By Roy Trakin. ‘The sound of a man renewing himself.’
Tame Impala, Currents (Modular/Interscope):
This Aussie outfit, at least on record, isn’t really a rock band, but the work of a single auteur, the barefoot neo-hippie Kevin Parker, a Lennonesque genius who retreats to his studio for what is now his third album, and first for a major.
In some songs, it sounds as if he’s almost apologizing for making the break: “I caught a glimpse/I’m going after it… There’s a world out there/And it’s calling my name,” he announces on the self-explanatory deliberation, “Yes I’m Changing,” its echoed vocal sounding like it could’ve come right off Imagine or Pet Sounds, from an artist who tries to overcome the very insularity in the way he creates with a generous hand out to his audience.
Whether you consider Tame Impala a group, or merely a vessel for Parker, the young auteur is the missing link between classic rock’s preening bombast, art-rock’s psychedelic head trip and EDM’s beat-oriented body grip. Perfect example is the seven-minute-plus opener, “Let It Happen,” with its disco pulse, muffled bridge and purposeful skipping telescoping into yet another movement.
“All this running around/I can’t fight it much longer/Something’s trying to get out/And it’s never been closer,” chants Parker, describing his own aesthetic evolution on a third album that makes a decided mainstream move for a group that is ready to enter the monoculture, if indeed there even is one for a rock band at this point in time.
The shimmering “Nangs” offers but a single thought in its soulful, majestic Isaac Hayes R&B hiccup: “Is there something wrong, man?” In “The Moment,” Parker explains his desire to be heard: “I don’t want our footsteps to be silent anymore,” as he fights against the solipsism of the music’s creation and the inevitable crowd he’ll be performing it for. “I only know in the moment/And anticipation is growing,” a stretched out effects-laden guitar wrapping itself around a handclap and tolling keyboard.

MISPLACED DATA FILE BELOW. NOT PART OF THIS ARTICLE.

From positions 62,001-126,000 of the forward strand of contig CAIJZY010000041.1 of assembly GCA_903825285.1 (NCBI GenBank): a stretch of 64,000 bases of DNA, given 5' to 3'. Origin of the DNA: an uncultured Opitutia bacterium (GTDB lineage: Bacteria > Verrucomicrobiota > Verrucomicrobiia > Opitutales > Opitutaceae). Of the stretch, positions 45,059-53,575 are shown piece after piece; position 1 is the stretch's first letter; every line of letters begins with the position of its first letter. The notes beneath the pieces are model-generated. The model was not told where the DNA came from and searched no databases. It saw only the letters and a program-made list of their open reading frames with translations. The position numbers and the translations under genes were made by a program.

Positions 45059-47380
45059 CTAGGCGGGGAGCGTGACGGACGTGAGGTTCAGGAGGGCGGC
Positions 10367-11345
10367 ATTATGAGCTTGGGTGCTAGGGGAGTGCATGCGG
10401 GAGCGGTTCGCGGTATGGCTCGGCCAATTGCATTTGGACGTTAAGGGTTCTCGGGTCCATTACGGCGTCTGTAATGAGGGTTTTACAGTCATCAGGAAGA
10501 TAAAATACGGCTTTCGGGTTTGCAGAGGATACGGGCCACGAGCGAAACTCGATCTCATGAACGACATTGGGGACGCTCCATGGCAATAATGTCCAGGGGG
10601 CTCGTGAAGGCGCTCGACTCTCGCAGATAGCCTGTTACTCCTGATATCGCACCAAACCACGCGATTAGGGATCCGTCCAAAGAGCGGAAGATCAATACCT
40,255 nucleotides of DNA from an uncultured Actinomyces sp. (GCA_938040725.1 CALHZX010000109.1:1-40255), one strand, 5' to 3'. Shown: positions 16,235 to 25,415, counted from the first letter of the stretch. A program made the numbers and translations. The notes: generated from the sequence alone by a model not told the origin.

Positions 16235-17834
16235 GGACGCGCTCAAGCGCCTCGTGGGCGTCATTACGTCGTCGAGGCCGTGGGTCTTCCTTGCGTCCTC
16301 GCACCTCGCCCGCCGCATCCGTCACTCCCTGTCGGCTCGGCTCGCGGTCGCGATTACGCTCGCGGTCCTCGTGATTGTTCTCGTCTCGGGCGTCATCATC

The “She’s So Heavy” beat of “Eventually” reveals a break-up song that literally sighs with a combination of resignation and retribution: “Cause I know that you’ll be happier/And I know you will, too,” Parker sings, trying to convince himself.
The Bowiesque disco funk of “The Less I Know the Better” features Parker’s keening falsetto revealing a tale of a lover who’s moved on to another, at least for the time being (“Don’t make me wait forever”), ending with the gloriously tongue-in-cheek, “Come on Superman, say your stupid line.”
From there, Parker slows down his voice to a screwed-up basso profundo over a scratchy, static beat and swirling chords for “Past Life,” which also deals with a former romantic interest who has moved on. “Surreal, poetic so I’d say… like a bizarre chick flick with a confusing end.” Say what you want about Parker, he’s less pretentious than self-mocking, with a wicked sense of humor to boot, less narcissistic than simply detached.
The Michael Jackson-ish high tones return in the swinging “Disciples,” a song of longing and desire against squiggly synths, while the apologetic mea culpa of “’Cause I’m a Man” comes off like a soaring slice of twistedGamble & Huff Philly soul. “Don’t always think before I do,” he confesses. In “Reality in Motion,” Parker tries to describe his feelings of love: “It made my heart run in circles and overflow/And I was closer than ever to letting go,” at the same time admitting his isolation, “There’s no one else around you.” “Love/Paranoia” evokes the heartache-on-the-sleeve of vintage Brian Wilson with its twangy guitars and silky synths: “When the walls go up/I said it didn’t worry me.”
In the closing, “New Person, Same Old Mistakes,” Parker directly addresses the artificiality of his creation in no uncertain terms, imagining his fans demanding: “How can you let us down?” only to confess, “Finally taking flight/I know you don’t think it’s right/I know that you think it’s fake/Maybe fake’s what I like/Point is I have the right…. Going with what I always longed for.” He could be addressing followers or a lover, but it’s clear he “feel(s) like a brand-new person.” When he asks, “So how will I know that it’s right?” the evidence is on display.
Currents is the sound of a man renewing himself. Now, it’s up to his band to prove it.